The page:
Investors and analysts are at odds.
Despite months of falling stock prices, analysts are posting bullish ratings ahead of midstream gas giant Energy Transfer Partners’ third quarter earnings scheduled for release after markets close tomorrow.
The average EBITDA estimate from 14 analysts polled by Bloomberg is $1.44 billion for the quarter compared to $1.50 billion reported for the same quarter last year and up from $1.37 billion reported the previous quarter. The company beat five of the last seven EBITDA estimates.
An average of nine analysts anticipate Q3 revenues of $6.13 billion, down from estimates of $10.16 billion for the same quarter last year where the company fell seriously short posting Q3 revenues of $6.60 billion, 35 percent lower than the estimate. Revenues for Q2 2016 were $5.28 billion, just falling short of analyst estimates.
Adjusted EPS for the quarter was forecast at 28 cents according to estimates from 12 analysts compared with 11 cents reported for the previous quarter and 12 cents reported for the same quarter last year.
It’s been a tough quarter with Energy Transfer Partners struggling to finance its ambitious capital expansion plan and no respite from low oil and gas prices which erode revenues over the long term.
Both these dampers have been exacerbated by months of protest against the Dakota Access pipeline by Native Americans and a growing group of allies.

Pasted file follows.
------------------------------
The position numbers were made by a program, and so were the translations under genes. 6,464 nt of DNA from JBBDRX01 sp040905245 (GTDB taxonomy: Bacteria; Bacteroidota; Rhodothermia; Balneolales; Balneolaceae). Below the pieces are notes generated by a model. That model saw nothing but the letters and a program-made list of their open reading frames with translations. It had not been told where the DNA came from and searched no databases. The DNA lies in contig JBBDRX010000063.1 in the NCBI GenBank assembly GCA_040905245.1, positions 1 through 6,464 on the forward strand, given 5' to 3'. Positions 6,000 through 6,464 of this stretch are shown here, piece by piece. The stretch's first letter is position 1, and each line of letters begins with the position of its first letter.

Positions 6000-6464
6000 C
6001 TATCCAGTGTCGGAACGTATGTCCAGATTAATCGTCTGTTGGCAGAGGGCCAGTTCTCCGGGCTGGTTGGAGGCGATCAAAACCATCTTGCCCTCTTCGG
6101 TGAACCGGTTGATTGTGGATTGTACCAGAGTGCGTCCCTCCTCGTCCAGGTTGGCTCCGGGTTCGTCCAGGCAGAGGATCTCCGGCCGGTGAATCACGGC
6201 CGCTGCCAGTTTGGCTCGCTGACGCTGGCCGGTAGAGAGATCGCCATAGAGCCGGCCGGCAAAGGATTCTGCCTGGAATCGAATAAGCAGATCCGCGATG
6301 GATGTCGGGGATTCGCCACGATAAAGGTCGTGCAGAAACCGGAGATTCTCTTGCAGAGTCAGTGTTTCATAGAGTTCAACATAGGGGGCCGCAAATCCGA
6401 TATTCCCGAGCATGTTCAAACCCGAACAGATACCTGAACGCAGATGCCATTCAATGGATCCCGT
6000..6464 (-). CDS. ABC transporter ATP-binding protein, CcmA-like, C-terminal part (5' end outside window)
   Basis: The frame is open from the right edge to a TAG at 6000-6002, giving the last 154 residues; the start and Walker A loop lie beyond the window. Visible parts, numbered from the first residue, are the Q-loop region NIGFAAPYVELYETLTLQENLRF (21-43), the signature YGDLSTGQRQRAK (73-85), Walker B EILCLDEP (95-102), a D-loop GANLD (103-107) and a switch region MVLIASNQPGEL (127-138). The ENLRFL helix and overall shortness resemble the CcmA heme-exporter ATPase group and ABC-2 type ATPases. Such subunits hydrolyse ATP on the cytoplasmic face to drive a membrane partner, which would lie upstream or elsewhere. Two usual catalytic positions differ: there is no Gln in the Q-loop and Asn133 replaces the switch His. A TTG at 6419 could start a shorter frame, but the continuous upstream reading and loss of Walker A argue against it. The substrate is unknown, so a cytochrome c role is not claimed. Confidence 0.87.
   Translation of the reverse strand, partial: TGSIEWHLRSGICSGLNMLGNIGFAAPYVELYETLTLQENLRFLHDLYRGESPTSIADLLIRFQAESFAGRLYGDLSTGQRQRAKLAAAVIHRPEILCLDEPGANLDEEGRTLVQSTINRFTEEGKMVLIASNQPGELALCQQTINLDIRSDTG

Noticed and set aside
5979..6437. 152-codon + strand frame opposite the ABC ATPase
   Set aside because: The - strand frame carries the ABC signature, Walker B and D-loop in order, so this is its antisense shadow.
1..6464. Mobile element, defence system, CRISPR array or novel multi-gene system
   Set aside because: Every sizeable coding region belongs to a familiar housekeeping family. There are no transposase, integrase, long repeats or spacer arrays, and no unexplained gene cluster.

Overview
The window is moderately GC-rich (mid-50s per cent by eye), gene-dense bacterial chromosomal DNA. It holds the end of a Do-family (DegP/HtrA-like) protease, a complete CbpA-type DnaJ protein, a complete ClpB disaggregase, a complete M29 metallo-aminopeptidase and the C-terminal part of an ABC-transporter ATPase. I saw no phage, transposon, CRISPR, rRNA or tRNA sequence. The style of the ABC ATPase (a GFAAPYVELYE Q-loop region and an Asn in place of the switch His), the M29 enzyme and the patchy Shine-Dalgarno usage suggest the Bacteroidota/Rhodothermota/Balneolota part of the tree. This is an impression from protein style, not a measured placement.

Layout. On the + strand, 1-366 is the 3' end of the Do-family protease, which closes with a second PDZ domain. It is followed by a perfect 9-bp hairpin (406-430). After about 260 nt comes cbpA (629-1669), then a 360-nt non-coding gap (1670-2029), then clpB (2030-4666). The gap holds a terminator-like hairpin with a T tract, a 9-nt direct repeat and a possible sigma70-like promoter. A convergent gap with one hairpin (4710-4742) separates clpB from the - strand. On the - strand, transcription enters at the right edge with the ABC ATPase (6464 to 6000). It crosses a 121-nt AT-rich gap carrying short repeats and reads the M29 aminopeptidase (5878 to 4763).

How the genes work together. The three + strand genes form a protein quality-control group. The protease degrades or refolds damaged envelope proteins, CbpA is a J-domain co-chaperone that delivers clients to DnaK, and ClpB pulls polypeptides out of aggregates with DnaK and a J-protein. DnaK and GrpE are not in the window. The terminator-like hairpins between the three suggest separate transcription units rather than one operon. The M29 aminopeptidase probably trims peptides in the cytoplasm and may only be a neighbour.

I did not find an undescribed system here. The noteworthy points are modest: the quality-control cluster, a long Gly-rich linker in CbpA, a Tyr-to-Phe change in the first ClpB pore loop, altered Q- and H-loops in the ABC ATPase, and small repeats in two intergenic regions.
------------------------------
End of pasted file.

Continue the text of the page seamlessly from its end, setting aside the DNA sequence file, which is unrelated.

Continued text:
Its stock priced has fallen since an August high of $42.85 per share. After an announcement from the federal government on September 8th sympathetic to pipeline protesters, the stock has accelerated its fall from $40.59 then to today’s $33.37 per share, an overall fall of 22 percent.
Nonetheless, a slew of analysts have upgraded Energy Transfer Partners’ rating throughout the quarter beginning with Stifel upping its rating to buy in early August. Late September saw a Baird raise to outperform closely followed by a boost to overweight from Stephens while Mizuho Securities started rating the company with its first evaluation of buy. Most recently Bernstein followed suit raising its rating to outperform on Monday.
This wave follows upgrades to outperform from BMO Capital Markets in April and an upgrade to buy from Goldman Sachs in May.
Of all analysts polled by Bloomberg, 15 rate Energy Transfer buy, six rate hold and none rate sell.
This optimism from analysts appears to stem from confidence in fundamentals, Energy Transfer Partners’ diversified assets including 62,500 miles of natural gas pipelines, processing facilities and natural gas storage.
A Monday note from Bernstein analyst Jean Ann Salisbury suggested Energy Transfer is being undervalued by investors and trading as if it will “never see a penny” of earnings from four of its major growth projects- Dakota Access, Rover, Revolution and Mariner East 2 pipeline. “Current valuation reflects the worse case outcome,” she said. And the likelihood of that is “improbably negative,” she concluded.